Bram Stoker, adapted by David Nixon
BBC4 and iPlayer
In writing Dracula, Bram Stoker not only created a Gothic masterpiece; he also employed imaginative storytelling techniques—the tale unfolds in the form of diary entries and letters. Choreographer David Nixon is clearly a fan and his adaptation takes full advantage of Stoker’s techniques. Trapped in an oppressive castle and at his lowest point, Jonathan Harker (Lorenzo Trossello) gains strength by using his diary to recall fiancée Mina—accordingly, Abigail Prudames dances across the stage a vision of innocence in a corrupt environment.
Nixon follows the plot of the novel faithfully with young solicitor Jonathan Harker visiting Castle Dracula in Transylvania under the impression he is to arrange the purchase of a property in England for the Count. Harker gradually realises his life is at risk and he may have exposed his fiancée and friends to a supernatural menace. Even so, Nixon is not a purist, adding a shock twist at the end of the ballet and including crowd-pleasing Gothic horror with red-eyed demonic horses and Dracula spider-crawling down a wall.
Transformation is a theme of the ballet with Dracula growing younger and other characters being corrupted by his attentions. Vampires are known for their ability to transform and Nixon takes a less literal approach than one might expect; there are no bats or wolves but rather beasts in human form. In their initial appearance, the vampires are crude and animalistic. Riku Ito, as the aged Dracula, is a bald Nosferatu, sniffing around the stage like a dog and barely able to restrain himself from attacking Harker. Dracula’s brides squirm and scuttle like snakes and spiders and form a multi-armed gestalt creature. Lucy’s (Antoinette Brooks-Daw) transformation into a vampire is marked by her adopting an alien zig-zag movement.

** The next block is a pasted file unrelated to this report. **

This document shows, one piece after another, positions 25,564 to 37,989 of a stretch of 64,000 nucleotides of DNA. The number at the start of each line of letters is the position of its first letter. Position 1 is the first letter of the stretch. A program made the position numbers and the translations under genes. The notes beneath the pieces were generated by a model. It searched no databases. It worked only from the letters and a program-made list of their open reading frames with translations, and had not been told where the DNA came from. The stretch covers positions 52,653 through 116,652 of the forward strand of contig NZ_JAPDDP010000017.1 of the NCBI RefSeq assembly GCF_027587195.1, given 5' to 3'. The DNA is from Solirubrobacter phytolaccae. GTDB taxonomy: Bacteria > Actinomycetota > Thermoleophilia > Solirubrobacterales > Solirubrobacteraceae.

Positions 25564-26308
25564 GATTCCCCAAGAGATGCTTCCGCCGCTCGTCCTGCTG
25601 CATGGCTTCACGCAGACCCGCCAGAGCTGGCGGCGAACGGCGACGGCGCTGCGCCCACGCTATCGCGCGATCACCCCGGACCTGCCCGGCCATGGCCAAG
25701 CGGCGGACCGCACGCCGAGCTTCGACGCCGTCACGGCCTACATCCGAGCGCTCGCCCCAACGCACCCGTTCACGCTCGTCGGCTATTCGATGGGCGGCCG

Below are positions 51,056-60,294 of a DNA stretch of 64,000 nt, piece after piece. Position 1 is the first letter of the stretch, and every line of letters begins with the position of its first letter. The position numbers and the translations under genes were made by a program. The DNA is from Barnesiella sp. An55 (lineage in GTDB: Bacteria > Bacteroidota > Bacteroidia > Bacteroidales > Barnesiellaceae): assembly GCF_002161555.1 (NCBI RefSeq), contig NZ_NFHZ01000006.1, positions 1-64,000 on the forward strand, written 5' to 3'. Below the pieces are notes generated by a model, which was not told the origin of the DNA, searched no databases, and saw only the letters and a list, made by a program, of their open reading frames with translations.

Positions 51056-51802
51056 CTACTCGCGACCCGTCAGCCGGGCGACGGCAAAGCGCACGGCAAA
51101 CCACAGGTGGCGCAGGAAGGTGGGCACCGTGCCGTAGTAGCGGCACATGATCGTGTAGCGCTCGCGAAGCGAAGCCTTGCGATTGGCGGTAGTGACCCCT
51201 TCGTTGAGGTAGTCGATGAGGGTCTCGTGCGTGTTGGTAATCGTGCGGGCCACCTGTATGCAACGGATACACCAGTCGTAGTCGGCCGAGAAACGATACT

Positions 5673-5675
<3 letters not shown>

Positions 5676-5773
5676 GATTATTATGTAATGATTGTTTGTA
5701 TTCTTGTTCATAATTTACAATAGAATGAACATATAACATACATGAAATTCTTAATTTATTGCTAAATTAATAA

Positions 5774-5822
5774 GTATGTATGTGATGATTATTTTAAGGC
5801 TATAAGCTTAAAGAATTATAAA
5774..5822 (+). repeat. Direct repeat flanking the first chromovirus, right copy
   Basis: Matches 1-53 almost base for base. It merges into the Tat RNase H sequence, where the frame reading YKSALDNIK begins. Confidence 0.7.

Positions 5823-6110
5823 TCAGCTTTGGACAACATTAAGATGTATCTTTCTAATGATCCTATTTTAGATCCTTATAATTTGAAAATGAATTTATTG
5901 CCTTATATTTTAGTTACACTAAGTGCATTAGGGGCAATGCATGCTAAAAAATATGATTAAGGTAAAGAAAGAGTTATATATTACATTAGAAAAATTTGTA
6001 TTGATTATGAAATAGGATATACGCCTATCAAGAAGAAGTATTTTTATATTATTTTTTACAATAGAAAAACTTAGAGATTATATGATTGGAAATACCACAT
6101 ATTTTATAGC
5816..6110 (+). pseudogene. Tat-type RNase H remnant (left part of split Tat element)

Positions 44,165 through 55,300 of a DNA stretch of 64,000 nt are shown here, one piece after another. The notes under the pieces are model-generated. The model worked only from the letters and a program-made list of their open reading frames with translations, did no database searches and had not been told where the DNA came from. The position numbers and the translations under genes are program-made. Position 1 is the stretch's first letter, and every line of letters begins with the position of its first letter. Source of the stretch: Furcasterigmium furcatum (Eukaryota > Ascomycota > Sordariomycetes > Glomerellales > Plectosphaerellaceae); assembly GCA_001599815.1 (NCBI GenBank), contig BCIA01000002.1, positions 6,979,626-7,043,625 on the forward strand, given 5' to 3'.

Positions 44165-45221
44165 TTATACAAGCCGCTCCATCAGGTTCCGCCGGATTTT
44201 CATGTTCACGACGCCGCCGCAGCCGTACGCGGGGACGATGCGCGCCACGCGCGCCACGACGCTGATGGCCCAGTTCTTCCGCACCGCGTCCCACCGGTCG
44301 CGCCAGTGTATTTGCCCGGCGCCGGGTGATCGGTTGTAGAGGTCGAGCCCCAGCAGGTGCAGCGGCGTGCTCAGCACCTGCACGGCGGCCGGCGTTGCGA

The swift transformation of the impulsive predator Riku Ito into the manipulative and suave Javier Torres is a move away from raw appetite towards aloof, even cruel, seduction. The Victorian sense that succumbing to temptation deserves punishment and redemption can be achieved only through sacrifice hangs over the ballet. Dressed in a tight dark suit buttoned up to the neck, Torres resembles a judgemental Puritan looking down dismissively on the people he has ruined. Torres’s solo as Lucy lies on her death-bed makes it seem as if Dracula is literally dancing on her grave. Even in Torres’s sleek form, Dracula reverts to type under pressure adopting bizarre insect-like poses.
The choreography contrasts the refined and sedate environment of Victorian England with the raw animal hunger of the vampires. However, although vampires are supposed to be sexy, their dancing is frenzied instead of erotic. Rather than being seductive, the dancers seem on the verge of attacking each other. Abigail Prudames is more like Dracula’s puppet than his lover and Antoinette Brooks-Daw’s dancing has the tinge of desperation—a descent into chaos instead of a release from Victorian prudery.
Nixon designs the sumptuous costumes and, rather than compose an original score, cherry-picks from existing works. Choral pieces from Alfred Schnittke, dances from Rachmaninov and a tango by Michael Daugherty merge together seamlessly.
The transmission of Northern Ballet’s Dracula shows some of the limitations of moving a production from stage to screen. Ali Allen’s sets—massive derelict castles, crumbling graveyards and ornate crypts—were probably awe-inspiring in a live theatre environment but lose much of their impact shrunken to a small screen. It is great to have the chance to see the ballet but hard not to envy those lucky enough to have experienced the live performance.
Reviewer: David Cunningham